- Dr Stephen Garner (email@example.com) – School of Theology, The University of Auckland
Selwyn Centre for Ageing and Spirituality one-day conference
Dates: 6 September 2013, 9.30 am – 4 pm
Place: Tamaki Campus – University of Auckland, 261 Morrin Rd, St Johns, Auckland
From their website:
As we age, and especially as we become frailer and face death, spiritual issues – about the meaning and purpose of our lives – begin to loom large. Yet spirituality can be neglected in health and aged care despite its importance – perhaps because people often feel ill-equipped to discuss this sensitive topic.
This one-day conference is an opportunity to hear New Zealand researchers and others with an academic interest in the area speak about ageing and spirituality. The price has been set to allow retired people, pastoral caregivers and residential aged care staff to attend.
More details at: Selwyn Centre for Ageing and Spirituality one-day conference September 2013 – The Selwyn Foundation.
In their paper “Genetically Modified Theology: The Religious Dimensions of Public Concerns About Agricultural Biotechnology” Celia Deane-Drummond, Robin Grove-White, and Bronislaw Szerszynski talk about the way different groups of people – including scientists, politicians, and everyday people on the street – talk about biotechnology (as well as other technological developments). This creates environments where technology, such as biotechnology, is viewed in a myriad of different ways within society.
For example, there are some significant concerns being expressed by the general public about biotechnology, and about genetically modified organisms and food in particular. These concerns tend differ from those envisaged by those charged with overseeing or implementing policy, or with researching and developing biotechnology. Rather they reflect questions that are concerned with the very essence of human personhood, about human nature, and the character of the relationship between human beings and the natural world. Commenting on public resistance and antipathy towards particular forms of biotechnology in Britain and Europe at the end of the 1990s they write,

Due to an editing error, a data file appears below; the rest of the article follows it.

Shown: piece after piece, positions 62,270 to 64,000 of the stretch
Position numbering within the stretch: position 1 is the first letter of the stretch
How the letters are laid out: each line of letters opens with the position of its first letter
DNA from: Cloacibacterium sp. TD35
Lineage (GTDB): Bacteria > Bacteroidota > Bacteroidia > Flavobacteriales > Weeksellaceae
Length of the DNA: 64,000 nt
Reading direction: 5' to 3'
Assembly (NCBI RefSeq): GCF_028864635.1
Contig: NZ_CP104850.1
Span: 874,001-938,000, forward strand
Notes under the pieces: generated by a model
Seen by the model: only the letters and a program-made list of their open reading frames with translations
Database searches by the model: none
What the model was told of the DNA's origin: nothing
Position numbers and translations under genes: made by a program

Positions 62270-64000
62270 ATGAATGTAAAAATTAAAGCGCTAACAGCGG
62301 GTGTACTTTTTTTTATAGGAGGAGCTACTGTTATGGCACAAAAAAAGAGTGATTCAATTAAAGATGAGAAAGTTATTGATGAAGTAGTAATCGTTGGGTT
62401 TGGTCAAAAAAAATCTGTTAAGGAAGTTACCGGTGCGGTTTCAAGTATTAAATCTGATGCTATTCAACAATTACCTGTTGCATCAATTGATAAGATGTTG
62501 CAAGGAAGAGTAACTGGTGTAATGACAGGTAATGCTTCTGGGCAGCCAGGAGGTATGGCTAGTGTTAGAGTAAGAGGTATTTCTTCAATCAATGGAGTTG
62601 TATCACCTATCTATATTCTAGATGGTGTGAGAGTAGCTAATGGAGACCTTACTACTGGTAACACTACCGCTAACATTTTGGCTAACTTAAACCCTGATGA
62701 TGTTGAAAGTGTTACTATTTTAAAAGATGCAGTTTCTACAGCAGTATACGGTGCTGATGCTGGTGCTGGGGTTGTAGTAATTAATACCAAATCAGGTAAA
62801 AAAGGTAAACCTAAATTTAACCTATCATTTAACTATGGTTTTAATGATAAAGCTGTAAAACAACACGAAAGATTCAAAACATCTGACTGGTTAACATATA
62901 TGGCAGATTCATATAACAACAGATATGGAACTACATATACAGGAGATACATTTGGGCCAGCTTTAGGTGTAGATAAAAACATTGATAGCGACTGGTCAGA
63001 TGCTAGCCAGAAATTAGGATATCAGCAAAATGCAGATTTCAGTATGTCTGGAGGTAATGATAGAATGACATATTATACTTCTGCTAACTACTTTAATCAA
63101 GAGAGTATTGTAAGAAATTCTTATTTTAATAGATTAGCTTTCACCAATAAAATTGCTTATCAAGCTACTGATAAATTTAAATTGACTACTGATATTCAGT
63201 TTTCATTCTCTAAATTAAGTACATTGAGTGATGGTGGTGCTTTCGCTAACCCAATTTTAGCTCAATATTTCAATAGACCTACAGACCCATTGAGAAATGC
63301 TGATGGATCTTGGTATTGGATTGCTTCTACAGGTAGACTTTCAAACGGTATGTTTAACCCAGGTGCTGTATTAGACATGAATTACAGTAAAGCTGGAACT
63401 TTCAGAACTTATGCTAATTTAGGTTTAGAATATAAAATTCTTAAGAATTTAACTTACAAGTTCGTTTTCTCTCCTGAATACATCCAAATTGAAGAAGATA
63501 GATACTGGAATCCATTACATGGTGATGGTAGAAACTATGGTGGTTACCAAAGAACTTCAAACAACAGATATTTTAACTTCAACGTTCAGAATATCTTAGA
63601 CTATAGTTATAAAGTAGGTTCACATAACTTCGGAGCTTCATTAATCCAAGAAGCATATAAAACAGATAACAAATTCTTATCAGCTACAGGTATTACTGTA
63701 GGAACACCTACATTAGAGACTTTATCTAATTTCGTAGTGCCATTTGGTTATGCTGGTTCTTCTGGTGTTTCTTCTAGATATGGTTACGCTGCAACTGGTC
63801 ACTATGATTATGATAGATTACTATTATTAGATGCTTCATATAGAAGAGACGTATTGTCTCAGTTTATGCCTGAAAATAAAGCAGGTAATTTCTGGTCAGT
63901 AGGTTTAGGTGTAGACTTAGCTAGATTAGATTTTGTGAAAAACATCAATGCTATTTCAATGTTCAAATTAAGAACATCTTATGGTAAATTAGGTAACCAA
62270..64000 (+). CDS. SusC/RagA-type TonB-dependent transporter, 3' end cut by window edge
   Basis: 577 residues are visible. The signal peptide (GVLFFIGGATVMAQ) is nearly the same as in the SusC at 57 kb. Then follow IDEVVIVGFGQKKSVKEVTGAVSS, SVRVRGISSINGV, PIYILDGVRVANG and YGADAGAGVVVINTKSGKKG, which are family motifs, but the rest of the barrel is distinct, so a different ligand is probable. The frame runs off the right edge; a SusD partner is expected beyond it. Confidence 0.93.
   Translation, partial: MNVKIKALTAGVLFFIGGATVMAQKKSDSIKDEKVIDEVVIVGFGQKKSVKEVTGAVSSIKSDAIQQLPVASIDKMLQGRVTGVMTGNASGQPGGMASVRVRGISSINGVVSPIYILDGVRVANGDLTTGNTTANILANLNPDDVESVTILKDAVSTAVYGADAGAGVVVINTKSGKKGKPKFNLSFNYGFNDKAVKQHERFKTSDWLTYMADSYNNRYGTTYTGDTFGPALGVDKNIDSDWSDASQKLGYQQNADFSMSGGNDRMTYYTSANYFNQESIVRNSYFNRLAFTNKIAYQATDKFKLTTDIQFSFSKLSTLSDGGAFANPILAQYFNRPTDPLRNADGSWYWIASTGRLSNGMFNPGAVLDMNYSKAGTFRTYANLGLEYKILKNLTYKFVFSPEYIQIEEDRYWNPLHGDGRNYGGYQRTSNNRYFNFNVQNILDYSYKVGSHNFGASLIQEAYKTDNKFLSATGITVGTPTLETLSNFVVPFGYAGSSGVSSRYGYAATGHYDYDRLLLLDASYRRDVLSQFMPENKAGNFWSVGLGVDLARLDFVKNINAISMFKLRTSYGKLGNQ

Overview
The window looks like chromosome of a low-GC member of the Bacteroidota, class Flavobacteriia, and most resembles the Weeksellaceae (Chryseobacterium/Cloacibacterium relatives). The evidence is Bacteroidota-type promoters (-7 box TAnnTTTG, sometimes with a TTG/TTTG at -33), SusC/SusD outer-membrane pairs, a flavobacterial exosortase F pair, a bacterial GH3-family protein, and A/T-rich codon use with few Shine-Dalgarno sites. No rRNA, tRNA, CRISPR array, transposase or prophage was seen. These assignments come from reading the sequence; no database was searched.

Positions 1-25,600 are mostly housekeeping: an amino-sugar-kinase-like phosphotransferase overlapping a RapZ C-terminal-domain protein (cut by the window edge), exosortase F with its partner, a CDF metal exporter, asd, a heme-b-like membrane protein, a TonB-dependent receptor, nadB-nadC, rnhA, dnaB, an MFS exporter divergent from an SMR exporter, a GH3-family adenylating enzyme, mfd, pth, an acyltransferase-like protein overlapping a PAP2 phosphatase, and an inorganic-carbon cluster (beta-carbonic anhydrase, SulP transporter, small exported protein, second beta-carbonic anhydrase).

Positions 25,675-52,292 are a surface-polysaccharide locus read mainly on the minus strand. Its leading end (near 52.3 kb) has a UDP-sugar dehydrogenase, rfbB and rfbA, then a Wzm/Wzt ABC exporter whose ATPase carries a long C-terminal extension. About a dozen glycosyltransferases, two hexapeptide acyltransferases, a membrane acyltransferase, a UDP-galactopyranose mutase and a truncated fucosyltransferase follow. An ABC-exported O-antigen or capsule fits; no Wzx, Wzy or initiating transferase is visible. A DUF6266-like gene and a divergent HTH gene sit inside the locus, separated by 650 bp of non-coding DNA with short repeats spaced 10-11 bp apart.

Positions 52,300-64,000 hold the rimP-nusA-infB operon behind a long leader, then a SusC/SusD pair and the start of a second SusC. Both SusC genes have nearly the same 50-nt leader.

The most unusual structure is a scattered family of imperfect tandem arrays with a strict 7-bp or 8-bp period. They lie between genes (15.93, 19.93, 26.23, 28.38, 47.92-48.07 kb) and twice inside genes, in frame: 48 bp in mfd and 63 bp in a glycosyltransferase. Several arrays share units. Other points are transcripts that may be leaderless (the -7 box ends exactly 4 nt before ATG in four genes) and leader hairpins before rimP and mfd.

It seems conceivable that the intensity of current controversies around genetically modified crops and foods arises in part from the fact that, in their regulation in the public domain, conflicting ontologies of the person are making themselves felt in the politics of everyday life.
See: Deane-Drummond, Celia, Robin Grove-White, and Bronislaw Szerszynski. “Genetically Modified Theology: The Religious Dimensions of Public Concerns About Agricultural Biotechnology.” Studies in Christian Ethics 14, no. 2 (2001): 23-41.
In these environments religion can play a significant, and often underrated, role. Recent discussions of this with respect to nanotechnology include the following:
As one of the links notes, because nanotechnology is actually the product of a variety of convergent technologies (and is used in a variety of different ways) it doesn’t have the same ‘impact’ in public debate as something like genetically-modified foods or cloning research, but perhaps will have more impact in the long term.
Okay, so the list of posts and articles about papal tweeting started to gather momentum before being derailed in the past couple of weeks. However, it appears while the current pontiff will stop twittering the @pontifex channel will remain available for future popes.
What happens to @pontifex after Papal resignation?.
And here’s a bunch of papal twitter posts to go with that: